Since its initial release in 2021, the Snaplists app has had an in-app purchase to unlock all app functionality. Without the IAP, the app limited users to only three lists with a max of ten items each. Adding a fourth list (or eleventh item) required a purchase to unlock. It was a non-consumable IAP meaning that the user only needed to purchase it once. In the latest release of the app, I removed this IAP and the code enforcing the free limits, so now anyone that installs the app gets the full functionality for free. This change will make it easier if I ever decide to stop developing the app and remove it from the store. No one will have just paid to unlock it.
I removed the Premium IAP, but I added a “tip jar” with small, medium, and large IAPs. In the US, these are $0.99, $1.99, and $3.99. Unlike the Premium IAP, these are consumable IAPs meaning the user can purchase them more than once. Just like in real life: you can tip someone more than once for the same service. I use iCloud key-value storage,
NSUbiquitousKeyValueStore, to keep track of the user’s lifetime tip amount and last tip date. I don’t expect many users to give a tip, but it’s nice to have the option if anyone wants it.
For this feature, I mostly dropped existing code from the SearchMoji app into the project. I had previously developed this feature for that app. It required only minor changes to adapt it for Snaplists. These changes included some user-facing copy on the screen and the product identifiers used to retrieve the IAPs from Apple.
Screenshot of SearchMoji tip jar screen (left) and Snaplists (right):
IAPs are reviewed by App Review kind of like app updates. The tip jar IAPs were approved without any issue. This was also the case when I added them to SearchMoji. However, the timing of the approvals was a little off. When you submit new IAPs for review in App Store Connect, that review process is separate from your app’s review. The Snaplists app update using the tip IAPs was approved before the IAPs were approved. The IAPs were approved about a day later. I did not release the app update until the IAPs were approved. I assume if I had, then the tip jar screen would have simply failed to load the IAPs (a condition I do handle gracefully). But after the IAPs were approved, I released the app update and saw no issues with tip functionality.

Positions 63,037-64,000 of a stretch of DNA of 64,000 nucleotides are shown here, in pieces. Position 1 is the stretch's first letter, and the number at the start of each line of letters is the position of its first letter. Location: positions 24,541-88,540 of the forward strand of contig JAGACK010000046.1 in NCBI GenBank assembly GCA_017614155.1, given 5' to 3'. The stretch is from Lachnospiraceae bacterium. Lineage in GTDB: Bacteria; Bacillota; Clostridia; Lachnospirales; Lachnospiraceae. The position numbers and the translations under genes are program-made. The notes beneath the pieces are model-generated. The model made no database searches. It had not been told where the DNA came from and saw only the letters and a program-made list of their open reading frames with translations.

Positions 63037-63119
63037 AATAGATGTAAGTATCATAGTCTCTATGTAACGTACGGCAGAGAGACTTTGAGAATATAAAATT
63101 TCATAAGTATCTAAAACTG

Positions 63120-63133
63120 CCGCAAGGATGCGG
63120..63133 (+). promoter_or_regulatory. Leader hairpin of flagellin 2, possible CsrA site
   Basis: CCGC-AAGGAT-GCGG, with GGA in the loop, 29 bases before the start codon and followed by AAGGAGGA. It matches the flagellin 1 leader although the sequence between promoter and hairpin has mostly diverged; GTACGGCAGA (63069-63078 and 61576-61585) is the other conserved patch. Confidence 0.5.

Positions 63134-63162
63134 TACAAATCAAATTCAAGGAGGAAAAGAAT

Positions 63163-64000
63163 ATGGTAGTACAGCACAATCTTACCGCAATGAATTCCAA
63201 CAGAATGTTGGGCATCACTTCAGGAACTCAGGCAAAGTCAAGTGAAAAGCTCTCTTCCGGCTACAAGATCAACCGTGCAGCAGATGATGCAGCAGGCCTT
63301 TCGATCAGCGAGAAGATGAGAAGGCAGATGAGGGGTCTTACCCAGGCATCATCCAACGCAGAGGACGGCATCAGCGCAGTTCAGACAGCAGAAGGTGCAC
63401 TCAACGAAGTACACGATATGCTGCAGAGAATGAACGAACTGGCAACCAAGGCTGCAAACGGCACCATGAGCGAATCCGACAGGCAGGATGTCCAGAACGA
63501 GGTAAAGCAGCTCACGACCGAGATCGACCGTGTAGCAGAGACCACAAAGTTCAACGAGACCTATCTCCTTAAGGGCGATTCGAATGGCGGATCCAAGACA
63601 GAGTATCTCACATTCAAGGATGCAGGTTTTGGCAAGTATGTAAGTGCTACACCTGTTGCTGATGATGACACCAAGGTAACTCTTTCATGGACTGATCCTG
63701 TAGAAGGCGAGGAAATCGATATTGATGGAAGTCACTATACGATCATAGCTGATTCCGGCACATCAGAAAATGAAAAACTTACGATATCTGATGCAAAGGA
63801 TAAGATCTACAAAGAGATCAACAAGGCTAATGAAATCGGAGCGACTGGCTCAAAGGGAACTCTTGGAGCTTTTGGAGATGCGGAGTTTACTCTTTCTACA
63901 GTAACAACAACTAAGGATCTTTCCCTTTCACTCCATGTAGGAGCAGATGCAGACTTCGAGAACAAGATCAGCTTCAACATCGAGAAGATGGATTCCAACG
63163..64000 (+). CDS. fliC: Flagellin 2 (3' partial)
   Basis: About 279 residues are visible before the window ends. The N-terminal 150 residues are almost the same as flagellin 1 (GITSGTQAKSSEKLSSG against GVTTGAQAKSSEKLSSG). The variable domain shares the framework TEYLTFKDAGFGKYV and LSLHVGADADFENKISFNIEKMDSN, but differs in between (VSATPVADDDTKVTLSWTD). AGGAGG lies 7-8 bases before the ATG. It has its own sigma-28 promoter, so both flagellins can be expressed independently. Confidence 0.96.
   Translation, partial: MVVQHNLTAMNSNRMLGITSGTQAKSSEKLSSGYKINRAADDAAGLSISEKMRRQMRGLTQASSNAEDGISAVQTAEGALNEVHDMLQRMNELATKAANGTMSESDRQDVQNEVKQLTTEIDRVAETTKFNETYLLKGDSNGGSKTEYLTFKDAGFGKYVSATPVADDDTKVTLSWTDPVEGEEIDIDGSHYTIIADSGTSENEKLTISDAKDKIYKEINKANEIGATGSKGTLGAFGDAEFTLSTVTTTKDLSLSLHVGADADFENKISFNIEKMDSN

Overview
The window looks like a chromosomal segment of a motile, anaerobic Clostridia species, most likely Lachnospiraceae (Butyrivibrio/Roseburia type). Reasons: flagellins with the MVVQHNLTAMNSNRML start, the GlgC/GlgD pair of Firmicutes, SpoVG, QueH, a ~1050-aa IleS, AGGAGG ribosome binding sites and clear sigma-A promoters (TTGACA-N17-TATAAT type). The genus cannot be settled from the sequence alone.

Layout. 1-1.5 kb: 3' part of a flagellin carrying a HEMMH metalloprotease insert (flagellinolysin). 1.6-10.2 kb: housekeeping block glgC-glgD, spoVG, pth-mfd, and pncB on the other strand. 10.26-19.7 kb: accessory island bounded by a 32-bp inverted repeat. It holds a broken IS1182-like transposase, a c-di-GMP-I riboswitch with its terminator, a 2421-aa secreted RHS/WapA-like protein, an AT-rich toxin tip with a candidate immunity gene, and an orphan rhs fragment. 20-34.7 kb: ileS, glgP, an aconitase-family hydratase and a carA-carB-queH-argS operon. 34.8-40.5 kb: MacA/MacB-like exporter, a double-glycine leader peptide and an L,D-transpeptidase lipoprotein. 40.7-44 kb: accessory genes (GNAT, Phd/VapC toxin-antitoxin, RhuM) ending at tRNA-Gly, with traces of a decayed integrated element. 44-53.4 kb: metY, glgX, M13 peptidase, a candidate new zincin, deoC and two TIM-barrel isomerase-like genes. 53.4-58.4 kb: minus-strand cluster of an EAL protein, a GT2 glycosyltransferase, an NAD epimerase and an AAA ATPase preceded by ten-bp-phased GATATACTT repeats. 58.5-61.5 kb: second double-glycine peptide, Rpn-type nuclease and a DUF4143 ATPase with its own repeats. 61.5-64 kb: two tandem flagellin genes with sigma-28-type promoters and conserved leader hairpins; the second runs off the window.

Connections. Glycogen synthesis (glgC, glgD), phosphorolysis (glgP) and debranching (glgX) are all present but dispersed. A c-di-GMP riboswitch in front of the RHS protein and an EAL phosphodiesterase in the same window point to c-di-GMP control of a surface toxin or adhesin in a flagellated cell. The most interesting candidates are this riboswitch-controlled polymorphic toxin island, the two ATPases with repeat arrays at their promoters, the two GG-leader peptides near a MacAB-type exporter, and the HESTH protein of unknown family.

Another callout is that the IAP review process is much less communicative than an app update’s review. There wasn’t the series of emails/notifications for all the statuses (waiting for review, in review, approved) as there are when an app update goes through the process. Only a single email was sent when the IAPs were approved. However, I could see their status in App Store Connect and it did update as they went from waiting for review, to in review, to approved.
The approval email:
Version 2024.1 is now available in the App Store.